Dated to the Second Intermediate Period (1650 to 1550 BC), the newfound city is at least a thousand years older than any of the other major surviving ancient remains in the area.
The ancient town lies along the bustling caravan routes connecting the Nile Valley of Egypt and the El-Kharga oasis with points as far as Darfur in western Sudan.
The discovery was made by an American-Egyptian archaeological team from Yale University that is systematically searching the area as part of the Theban Desert Road Survey, a project aimed at investigating and mapping the ancient caravan routes in Egypt’s Western Desert.
In a press statement, Dr. Zahi Hawass, Secretary General of the Supreme Council of Antiquities (SCA), said that the newly discovered settlement is 1km long from north to south and 250m wide from east to west. The Secretary General (and Chasing Mummies star) added that archaeological evidence at the site indicates that the settlement inhabitants were part of an administrative centre and engaged in baking on a massive scale.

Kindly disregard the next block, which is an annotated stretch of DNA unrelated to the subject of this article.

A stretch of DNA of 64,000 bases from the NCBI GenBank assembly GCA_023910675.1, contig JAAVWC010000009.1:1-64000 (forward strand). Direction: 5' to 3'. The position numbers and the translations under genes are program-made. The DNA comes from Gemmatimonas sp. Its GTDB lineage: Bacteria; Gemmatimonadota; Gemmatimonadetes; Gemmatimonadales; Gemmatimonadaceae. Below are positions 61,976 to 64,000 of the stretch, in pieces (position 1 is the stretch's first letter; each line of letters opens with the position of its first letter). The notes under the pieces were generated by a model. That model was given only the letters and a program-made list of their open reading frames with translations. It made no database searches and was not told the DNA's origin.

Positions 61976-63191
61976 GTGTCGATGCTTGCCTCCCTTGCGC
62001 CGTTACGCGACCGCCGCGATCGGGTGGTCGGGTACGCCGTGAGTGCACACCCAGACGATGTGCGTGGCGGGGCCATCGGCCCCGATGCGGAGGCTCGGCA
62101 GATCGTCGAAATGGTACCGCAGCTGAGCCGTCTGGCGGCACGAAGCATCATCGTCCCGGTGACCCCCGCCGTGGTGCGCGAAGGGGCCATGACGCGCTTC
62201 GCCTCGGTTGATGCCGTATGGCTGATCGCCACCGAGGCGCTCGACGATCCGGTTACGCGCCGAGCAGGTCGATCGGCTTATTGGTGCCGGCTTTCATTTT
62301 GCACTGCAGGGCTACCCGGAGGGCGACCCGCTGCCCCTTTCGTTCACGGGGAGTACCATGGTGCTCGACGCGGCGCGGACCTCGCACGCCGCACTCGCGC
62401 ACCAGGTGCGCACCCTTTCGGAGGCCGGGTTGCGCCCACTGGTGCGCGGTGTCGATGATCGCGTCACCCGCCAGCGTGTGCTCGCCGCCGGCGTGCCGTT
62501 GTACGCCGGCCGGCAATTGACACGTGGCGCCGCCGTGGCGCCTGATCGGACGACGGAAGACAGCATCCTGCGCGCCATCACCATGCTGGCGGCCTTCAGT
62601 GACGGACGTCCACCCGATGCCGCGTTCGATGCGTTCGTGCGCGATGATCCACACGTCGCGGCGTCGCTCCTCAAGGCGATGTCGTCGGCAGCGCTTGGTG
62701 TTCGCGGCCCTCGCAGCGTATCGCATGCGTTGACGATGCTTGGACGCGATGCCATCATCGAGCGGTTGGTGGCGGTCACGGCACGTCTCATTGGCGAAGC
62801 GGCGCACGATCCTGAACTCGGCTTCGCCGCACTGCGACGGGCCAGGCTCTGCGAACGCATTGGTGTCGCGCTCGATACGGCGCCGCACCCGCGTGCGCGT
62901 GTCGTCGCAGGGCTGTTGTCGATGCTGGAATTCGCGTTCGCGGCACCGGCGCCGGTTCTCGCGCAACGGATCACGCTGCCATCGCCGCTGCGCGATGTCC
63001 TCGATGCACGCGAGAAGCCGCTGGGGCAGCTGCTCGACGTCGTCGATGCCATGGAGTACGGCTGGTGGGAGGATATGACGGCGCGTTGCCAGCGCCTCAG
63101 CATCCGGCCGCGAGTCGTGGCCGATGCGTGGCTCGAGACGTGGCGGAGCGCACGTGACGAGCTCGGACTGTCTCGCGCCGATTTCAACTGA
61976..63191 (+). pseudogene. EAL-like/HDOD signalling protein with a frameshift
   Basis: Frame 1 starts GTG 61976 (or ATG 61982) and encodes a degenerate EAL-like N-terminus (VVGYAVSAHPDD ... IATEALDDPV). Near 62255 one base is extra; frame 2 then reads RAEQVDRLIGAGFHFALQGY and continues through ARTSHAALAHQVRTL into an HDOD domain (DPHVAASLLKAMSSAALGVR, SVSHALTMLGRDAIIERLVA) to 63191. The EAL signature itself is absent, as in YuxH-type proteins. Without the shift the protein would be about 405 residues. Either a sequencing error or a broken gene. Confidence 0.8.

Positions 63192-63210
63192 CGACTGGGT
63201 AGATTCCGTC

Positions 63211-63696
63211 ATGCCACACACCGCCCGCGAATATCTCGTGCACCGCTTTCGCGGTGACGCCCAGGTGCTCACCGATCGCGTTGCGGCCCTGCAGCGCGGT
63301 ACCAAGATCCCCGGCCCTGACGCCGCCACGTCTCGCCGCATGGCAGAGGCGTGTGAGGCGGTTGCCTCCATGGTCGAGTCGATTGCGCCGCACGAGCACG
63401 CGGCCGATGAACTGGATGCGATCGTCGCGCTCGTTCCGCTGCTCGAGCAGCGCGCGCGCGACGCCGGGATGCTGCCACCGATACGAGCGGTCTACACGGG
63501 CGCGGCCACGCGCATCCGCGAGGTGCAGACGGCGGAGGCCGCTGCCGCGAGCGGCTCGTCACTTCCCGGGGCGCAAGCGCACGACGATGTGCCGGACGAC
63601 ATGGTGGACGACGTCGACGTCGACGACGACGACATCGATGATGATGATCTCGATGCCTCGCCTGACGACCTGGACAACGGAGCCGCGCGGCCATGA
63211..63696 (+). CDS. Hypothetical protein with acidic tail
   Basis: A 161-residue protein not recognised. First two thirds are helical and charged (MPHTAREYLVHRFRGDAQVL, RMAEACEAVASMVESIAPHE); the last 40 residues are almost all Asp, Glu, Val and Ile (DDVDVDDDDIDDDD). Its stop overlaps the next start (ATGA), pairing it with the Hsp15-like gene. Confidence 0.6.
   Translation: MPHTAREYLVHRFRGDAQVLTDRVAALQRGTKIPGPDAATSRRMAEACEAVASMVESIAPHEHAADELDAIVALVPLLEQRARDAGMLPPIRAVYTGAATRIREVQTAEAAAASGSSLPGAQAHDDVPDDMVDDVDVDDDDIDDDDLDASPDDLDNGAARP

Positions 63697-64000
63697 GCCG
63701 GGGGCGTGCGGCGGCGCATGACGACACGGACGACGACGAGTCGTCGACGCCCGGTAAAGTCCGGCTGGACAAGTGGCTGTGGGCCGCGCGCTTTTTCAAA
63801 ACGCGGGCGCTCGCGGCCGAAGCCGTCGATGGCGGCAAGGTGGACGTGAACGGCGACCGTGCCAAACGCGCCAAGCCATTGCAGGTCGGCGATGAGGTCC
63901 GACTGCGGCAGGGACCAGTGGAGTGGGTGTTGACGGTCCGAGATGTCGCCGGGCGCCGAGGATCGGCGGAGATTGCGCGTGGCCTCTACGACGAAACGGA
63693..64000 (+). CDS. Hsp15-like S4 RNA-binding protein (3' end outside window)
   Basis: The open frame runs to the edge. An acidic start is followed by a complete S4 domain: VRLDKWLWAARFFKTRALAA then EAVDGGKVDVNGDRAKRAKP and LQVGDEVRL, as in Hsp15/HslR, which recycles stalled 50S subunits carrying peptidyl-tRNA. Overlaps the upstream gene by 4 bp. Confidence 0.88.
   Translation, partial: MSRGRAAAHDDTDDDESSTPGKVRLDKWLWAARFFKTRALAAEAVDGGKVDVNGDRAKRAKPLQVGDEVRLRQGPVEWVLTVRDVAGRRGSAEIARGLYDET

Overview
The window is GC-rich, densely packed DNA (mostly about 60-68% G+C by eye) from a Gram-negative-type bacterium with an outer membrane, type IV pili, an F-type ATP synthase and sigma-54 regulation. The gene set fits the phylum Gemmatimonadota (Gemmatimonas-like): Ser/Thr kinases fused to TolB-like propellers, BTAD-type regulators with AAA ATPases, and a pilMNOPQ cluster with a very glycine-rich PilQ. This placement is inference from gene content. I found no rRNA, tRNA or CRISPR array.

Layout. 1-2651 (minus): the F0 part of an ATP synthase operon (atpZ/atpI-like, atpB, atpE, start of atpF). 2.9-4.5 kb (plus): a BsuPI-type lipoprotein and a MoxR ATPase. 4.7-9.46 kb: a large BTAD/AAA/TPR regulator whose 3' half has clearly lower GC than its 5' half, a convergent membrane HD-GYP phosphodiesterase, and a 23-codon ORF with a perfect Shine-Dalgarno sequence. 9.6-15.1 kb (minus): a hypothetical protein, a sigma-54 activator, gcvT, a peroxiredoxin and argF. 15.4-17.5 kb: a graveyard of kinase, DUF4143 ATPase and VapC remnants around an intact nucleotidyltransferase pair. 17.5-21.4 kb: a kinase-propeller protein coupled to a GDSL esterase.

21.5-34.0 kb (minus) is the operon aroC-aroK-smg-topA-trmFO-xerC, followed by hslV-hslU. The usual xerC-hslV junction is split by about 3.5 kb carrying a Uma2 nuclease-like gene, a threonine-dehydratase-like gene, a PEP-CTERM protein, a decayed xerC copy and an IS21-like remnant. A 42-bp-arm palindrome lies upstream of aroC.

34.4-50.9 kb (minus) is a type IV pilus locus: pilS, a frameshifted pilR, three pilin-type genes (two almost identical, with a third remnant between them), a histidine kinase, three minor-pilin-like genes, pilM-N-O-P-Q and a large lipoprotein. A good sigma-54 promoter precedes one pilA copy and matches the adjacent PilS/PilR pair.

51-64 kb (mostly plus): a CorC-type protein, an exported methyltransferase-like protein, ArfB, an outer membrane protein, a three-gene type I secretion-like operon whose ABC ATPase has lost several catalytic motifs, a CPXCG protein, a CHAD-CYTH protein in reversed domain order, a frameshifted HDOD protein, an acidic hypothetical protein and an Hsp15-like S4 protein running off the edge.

Administrative Centre &Bakery
Large mudbrick structures remains of rooms and halls similar to to administrative buildings previously found in several sites in the Nile Valley were found during the excavations, said Dr John Coleman Darnell, head of the Yale mission. Some of the constructions may have been used as a lookout post.
The archaeologists also unearthed part of an ancient bakery with two ovens and a potters wheel, used to make the ceramic bread forms in which the dough was baked.
The amount of remains found in the debris dumps outside the bakery suggest that the settlement produced a food surplus and may have even been feeding an army.
Dr. Deborah Darnell, co-director of the mission, said that early studies on the site revealed that the settlement began during the Middle Kingdom (2134-1569 BC) and lasted to the beginning of the New Kingdom (1569-1081 BC). However the site was at its peak from the late Middle Kingdom (1786-1665 BC) to the Second Intermediate Period (1600-1569 BC).
The Forty Days Road
The Kharga Oasis is the southernmost of Egypt’s five western oases. It is located about 200km west of the Nile Valley, and with its 150km length it is the largest oasis in Egypt’s Libyan desert. It used to be the before last stop on the Darb el-Arbain caravan route. Also known as the Forty Days Road, the long land route was important for the trade of gold, ivory, spices and wheat between Egypt and Nubia.
Nearby the Temple of Hibis, built by kings Darius I and II in the 6th century BC can be found. It isdedicated to the Theban triad – Amon Mut and Khonsu – and one of the best preserved Persian period temples in Egypt.